There is further provided a water temperature sensor 15 for detecting the cooling water temperature Tw in the water jacket of the engine 1.

The control unit 12 further receives a signal from a starter switch.

The CPU in the microcomputer contained in the control unit 12 executes the operation according to a program in the ROM, operates a fuel injection amount (injection pulse width) Ti into the engine 1, and outputs, to the fuel injection valve 6, a drive pulse signal of a pulse width corresponding to the above fuel injection amount Ti at a predetermined injection timing.

The fuel injection amount Ti is calculated as,

Fuel injection amount Ti=basic injection amount Tp×various correction coefficients Co+voltage correction components Ts.

The basic fuel injection amount Tp is a basic value determined depending upon the intake air flow amount Q and the engine rotation speed Ne, and the voltage correction component Ts is the one which compensates for an invalid injection amount caused by a drop in the battery voltage.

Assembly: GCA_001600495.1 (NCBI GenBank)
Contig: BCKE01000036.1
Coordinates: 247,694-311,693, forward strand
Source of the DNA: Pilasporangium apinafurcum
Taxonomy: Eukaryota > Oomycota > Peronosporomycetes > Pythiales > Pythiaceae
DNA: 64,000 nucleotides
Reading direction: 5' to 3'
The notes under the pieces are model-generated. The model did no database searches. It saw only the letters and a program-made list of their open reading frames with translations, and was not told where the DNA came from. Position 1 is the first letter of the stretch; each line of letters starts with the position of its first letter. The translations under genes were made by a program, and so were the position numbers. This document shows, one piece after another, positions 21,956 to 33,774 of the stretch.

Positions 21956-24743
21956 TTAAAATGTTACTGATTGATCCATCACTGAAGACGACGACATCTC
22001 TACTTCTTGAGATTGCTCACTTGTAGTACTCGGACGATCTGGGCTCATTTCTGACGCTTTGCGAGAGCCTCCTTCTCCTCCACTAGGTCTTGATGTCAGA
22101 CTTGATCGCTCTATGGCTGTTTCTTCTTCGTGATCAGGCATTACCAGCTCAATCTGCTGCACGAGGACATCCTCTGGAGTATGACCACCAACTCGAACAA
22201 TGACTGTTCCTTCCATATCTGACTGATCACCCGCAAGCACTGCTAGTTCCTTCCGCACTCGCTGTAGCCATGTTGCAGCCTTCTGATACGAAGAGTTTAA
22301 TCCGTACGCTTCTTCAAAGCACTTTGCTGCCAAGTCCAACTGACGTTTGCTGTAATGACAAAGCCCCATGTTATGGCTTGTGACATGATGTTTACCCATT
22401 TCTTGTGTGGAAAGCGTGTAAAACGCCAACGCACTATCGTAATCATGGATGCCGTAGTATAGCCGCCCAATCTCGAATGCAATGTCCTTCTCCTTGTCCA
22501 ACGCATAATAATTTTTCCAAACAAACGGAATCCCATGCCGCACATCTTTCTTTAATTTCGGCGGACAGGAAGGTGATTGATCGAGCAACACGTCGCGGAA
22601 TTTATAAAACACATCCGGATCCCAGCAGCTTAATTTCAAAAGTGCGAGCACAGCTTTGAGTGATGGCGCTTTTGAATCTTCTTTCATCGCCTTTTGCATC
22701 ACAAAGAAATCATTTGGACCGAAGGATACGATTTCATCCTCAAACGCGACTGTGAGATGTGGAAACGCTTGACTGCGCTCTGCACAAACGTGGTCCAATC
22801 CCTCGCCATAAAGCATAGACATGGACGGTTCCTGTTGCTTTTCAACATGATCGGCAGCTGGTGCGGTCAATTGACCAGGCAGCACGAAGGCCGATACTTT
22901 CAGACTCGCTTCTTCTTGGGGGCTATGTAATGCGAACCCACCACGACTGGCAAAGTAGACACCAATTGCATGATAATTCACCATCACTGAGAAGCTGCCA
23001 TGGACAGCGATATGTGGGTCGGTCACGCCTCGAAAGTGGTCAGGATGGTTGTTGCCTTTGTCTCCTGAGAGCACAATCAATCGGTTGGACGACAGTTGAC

Various correction coefficients Co are calculated in a manner of for example, Co={1+air-to-fuel ratio correction coefficient KMR +increment correction coefficient KTW depending upon the water temperature+increment correction coefficient KAS at the start and after the start+increment correction coefficient KACC during the acceleration+decrement correction coefficient KDC during the deceleration+. . . }.

The air-to-fuel ratio correction coefficient KMR is the one for so correcting the basic injection amount Tp that an optimum air-to-fuel ratio is obtained for the engine rotation speed Ne and for the engine load. The increment correction coefficient KTW depending upon the water temperature is to increasingly correct the fuel injection amount when the cooling water temperature Tw is low.

The increment correction coefficient KAS at the start and after the start increasingly corrects the injection amount when the cooling water temperature Tw is low at the time of start and immediately after the start, gradually decreases the increment correction amount at a predetermined rate after the start so that the increment correction amount finally becomes zero, in order to maintain starting performance and operation performance immediately after the start.

The increment correction coefficient KACC during the acceleration and the decrement correction coefficient KDC during the deceleration are to increasingly or decreasingly correct the fuel injection amount in order to avoid a change in the air-to-fuel ratio at the time of transient condition of the engine.